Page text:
What are the best options for using real or fake bullets in artwork?
August 15, 2018 3:04 PM   Subscribe

What is the best way to use bullets (real or fake) in a piece of art? I have questions about cost, safety, and feasibility. Location: New York City, New York.

I have an idea for an art project that will involve using a lot of bullets. Maybe 200-300. For aesthetic reasons, I think I would prefer to use rifle bullets (e.g. something like this), although I could also use handgun bullets (e.g. these)

Can I use real bullets for art work? I will be gluing them to wood.

Is it safe to use real bullets? Is it legal in NYC to buy them here, or buy them online?

What would be the rough costs for real bullets (rifle or hand gun)? I'm buying for aesthetics, so the cheapest option would work, but I don't know where to shop around for the cheapest possible bullets.

Can I get some "fake" bullets? Blanks? Replicas? Something else? What is the comparable cost?

I have lots of art experience, and have the plan how to actually make this piece, just not sure how to make the "bullet" part work. Thanks!
posted by andoatnp to Media & Arts (20 answers total) 2 users marked this as a favorite
Having done a few odd art projects over the years, I'd have to advise against using real ammunition. It might be safe enough, unless you start hitting it with a hammer, but if you later have to transport it across state borders, let alone international ones, there may be very strange issues indeed, since it's still ammunition.

You can find "prop bullets" from any theatrical supplier, though, or even on Amazon. "Replica bullets" will even get you high quality brass ones that look and weigh almost exactly right.

(Also, since you seem to not be a gun person, keep in mind that the images you linked are unfired ammunition, and in the act of firing the brass part is discarded. If you knew this and I am being patronizing, please forgive, but I have seen Hollywood people think that bullets like the ones you showed are what actually flies through the air to kill people, when of course it's only the lead part. I figure this might impact your art and/or message.)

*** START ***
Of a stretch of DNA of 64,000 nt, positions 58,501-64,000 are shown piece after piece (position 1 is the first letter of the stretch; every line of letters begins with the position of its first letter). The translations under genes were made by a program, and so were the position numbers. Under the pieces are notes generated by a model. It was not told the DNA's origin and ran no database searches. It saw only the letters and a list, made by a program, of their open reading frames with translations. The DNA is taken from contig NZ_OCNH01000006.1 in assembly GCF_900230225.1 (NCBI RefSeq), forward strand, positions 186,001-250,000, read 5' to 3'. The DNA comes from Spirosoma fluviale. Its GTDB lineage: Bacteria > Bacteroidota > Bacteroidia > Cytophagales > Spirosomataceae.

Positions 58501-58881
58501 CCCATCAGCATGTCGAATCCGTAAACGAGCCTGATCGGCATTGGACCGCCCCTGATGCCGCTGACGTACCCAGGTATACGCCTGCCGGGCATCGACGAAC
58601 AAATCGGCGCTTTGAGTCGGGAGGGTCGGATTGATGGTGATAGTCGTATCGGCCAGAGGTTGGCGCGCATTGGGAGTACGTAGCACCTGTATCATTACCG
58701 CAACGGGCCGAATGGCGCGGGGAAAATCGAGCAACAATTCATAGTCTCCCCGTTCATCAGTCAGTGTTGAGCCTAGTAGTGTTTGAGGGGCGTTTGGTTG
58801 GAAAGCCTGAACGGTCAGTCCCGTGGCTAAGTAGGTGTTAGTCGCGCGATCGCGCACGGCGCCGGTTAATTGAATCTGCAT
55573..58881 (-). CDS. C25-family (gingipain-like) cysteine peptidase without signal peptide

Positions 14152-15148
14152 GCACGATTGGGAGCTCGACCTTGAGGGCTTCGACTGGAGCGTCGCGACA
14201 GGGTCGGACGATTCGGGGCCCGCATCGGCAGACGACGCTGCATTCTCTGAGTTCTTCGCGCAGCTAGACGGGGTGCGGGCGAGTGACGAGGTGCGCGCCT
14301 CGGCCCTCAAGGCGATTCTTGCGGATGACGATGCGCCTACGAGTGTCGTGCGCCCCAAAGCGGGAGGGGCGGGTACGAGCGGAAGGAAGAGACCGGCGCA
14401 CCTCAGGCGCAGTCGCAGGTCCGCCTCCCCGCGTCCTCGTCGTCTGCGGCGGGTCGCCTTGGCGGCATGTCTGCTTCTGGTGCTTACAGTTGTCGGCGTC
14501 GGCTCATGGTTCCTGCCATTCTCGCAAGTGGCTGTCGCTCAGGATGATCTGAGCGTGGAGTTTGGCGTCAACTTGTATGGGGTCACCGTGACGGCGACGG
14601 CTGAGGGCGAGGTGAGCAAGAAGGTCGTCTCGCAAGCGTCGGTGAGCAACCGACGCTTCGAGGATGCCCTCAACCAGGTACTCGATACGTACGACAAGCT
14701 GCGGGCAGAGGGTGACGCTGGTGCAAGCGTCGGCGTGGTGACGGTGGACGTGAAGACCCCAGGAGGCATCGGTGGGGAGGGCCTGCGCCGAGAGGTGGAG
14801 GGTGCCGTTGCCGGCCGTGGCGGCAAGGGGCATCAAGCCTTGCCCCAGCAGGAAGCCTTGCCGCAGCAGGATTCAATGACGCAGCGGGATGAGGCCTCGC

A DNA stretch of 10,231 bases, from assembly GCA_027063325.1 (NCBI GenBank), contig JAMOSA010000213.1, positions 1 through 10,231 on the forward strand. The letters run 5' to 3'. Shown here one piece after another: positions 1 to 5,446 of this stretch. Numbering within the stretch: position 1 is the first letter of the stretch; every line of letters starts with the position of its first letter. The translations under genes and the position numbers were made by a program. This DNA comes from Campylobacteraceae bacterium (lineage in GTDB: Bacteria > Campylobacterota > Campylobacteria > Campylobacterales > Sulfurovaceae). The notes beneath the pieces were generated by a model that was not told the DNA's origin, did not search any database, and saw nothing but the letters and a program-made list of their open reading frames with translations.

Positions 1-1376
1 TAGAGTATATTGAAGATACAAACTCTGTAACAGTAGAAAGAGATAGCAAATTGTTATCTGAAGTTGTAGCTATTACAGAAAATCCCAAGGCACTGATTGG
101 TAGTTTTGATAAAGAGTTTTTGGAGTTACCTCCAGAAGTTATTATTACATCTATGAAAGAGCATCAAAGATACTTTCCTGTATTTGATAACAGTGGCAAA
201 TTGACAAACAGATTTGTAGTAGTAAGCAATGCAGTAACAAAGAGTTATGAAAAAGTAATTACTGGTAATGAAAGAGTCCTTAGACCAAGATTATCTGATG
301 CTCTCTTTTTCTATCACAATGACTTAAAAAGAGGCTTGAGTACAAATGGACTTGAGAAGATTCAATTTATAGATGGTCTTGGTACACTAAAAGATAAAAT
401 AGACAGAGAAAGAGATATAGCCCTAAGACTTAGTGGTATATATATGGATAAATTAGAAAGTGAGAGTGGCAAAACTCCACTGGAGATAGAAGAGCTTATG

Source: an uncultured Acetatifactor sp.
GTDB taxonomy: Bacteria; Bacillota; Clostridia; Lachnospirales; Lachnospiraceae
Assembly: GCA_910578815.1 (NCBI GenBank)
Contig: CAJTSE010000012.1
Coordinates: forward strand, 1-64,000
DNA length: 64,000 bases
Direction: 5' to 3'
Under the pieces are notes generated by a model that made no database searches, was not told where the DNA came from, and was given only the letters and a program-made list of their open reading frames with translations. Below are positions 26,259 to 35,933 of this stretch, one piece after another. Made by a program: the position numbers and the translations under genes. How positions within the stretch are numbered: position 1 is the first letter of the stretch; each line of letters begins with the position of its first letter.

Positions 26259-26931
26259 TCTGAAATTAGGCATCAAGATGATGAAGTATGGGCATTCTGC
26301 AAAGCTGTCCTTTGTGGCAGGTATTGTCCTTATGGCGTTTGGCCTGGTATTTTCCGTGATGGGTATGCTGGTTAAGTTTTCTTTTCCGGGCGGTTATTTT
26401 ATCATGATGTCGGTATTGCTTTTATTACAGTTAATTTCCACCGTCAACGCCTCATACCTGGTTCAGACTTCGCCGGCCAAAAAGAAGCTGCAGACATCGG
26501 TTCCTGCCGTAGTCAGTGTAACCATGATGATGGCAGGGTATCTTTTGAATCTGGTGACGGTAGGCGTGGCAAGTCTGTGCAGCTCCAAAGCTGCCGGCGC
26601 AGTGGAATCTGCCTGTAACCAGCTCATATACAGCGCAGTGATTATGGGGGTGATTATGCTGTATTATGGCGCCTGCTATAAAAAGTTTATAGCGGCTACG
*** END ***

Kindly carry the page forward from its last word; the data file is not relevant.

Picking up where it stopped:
posted by rokusan at 3:21 PM on August 15, 2018 [5 favorites]

Thanks. I want to be using unfired bullets.
posted by andoatnp at 3:29 PM on August 15, 2018

Do a search for "inert rounds" or "dummy bullets".
posted by cazoo at 3:32 PM on August 15, 2018 [1 favorite]

Yeah, "dummy rounds" or "snap caps" are what you want. Some of them look more or less like normal bullets. Most will have at least a little bit of color/paint on them to more clearly mark as dummies, but you can probably paint/cover over that easily enough.
posted by thefoxgod at 3:53 PM on August 15, 2018 [1 favorite]

Echoing as someone with a lot of experience in galleries and museums in Australia, including some experience with museum display of firearms, if your work was to be successful and end up here it would be incredibly problematic for all concerned. Not impossible to display, I once worked on the lighting for an exhibition that contained live ammunition of many types and hundreds of firearms, but extremely expensive.

That exhibition was for the army. The solution to the legal storage but public display of working weapons was to put it on an army base and construct the gallery to armory standards. Only gallery I've ever worked in with blast doors. It was a very odd week.
posted by deadwax at 3:54 PM on August 15, 2018 [16 favorites]

What would be the rough costs for real bullets (rifle or hand gun)? I'm buying for aesthetics, so the cheapest option would work, but I don't know where to shop around for the cheapest possible bullets.

I recommend inert or dummy cartridges. You could also create your own, and just not put any powder in the cartridge.

The costs of live ammo will vary widely depending on the brand and type of cartridge.

Note that "rifle bullets" and "handgun bullets" are odd, inaccurate terms. There are cartridges generally used in rifles, but there are such things as rifles with cartridges generally used in pistols and vice versa.

If your art is centered around current events, the cartridge you probably want is the 5.56x45mm, which is the most common cartridge used by Western militaries and the most common AR-15s. If you want the most common Russian/Soviet take (e.g. the AK-47), you want the 7.62 mm.
posted by Cool Papa Bell at 4:13 PM on August 15, 2018 [1 favorite]

The danger with live ammunition is less from the possibility of hitting it and shooting it than from the more serious consequence of being in a fire. Depending on the other materials in your project the danger may be enhanced.
posted by uncaken at 4:50 PM on August 15, 2018 [1 favorite]

Yeah, it’s slightly more expensive but you could hand-load ammunition and just not add the gunpowder.
posted by corb at 4:55 PM on August 15, 2018 [4 favorites]

Seconding: absolutely your best bet for realism + non-explosiveness is hand-load with no gunpowder.
posted by so fucking future at 5:10 PM on August 15, 2018

Seconding: absolutely your best bet for realism + non-explosiveness is hand-load with no gunpowder.

Is there a good online guide that explains how to do this?
posted by andoatnp at 5:22 PM on August 15, 2018 [1 favorite]

(no gun powder and no primer)
posted by NormieP at 5:47 PM on August 15, 2018 [1 favorite]

Hand loading guide
posted by Cool Papa Bell at 5:54 PM on August 15, 2018 [2 favorites]

Just an idea, but have you thought of making a mold, casting them and then spraying them with a metallic paint? I bet they would look kind of cool, would be lighter weight (a box of ammo is surprisingly heavy), and then you could make as many as you want.